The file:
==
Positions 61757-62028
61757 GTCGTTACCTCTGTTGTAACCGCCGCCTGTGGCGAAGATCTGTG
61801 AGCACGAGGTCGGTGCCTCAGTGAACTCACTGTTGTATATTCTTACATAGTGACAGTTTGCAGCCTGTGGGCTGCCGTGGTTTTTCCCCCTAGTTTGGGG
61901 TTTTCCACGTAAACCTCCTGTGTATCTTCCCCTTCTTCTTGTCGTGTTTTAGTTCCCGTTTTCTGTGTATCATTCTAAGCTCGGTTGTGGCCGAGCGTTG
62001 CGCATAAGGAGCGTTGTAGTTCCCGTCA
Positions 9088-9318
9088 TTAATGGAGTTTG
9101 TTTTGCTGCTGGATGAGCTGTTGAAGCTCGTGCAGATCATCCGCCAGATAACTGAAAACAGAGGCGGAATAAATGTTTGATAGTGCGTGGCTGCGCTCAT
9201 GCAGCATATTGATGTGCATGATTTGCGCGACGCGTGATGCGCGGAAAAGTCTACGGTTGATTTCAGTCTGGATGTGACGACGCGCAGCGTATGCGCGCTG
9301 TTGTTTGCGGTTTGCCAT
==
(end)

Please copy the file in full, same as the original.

Positions 61757-62028
61757 GTCGTTACCTCTGTTGTAACCGCCGCCTGTGGCGAAGATCTGTG
61801 AGCACGAGGTCGGTGCCTCAGTGAACTCACTGTTGTATATTCTTACATAGTGACAGTTTGCAGCCTGTGGGCTGCCGTGGTTTTTCCCCCTAGTTTGGGG
61901 TTTTCCACGTAAACCTCCTGTGTATCTTCCCCTTCTTCTTGTCGTGTTTTAGTTCCCGTTTTCTGTGTATCATTCTAAGCTCGGTTGTGGCCGAGCGTTG
62001 CGCATAAGGAGCGTTGTAGTTCCCGTCA
Positions 9088-9318
9088 TTAATGGAGTTTG
9101 TTTTGCTGCTGGATGAGCTGTTGAAGCTCGTGCAGATCATCCGCCAGATAACTGAAAACAGAGGCGGAATAAATGTTTGATAGTGCGTGGCTGCGCTCAT
9201 GCAGCATATTGATGTGCATGATTTGCGCGACGCGTGATGCGCGGAAAAGTCTACGGTTGATTTCAGTCTGGATGTGACGACGCGCAGCGTATGCGCGCTG
9301 TTGTTTGCGGTTTGCCAT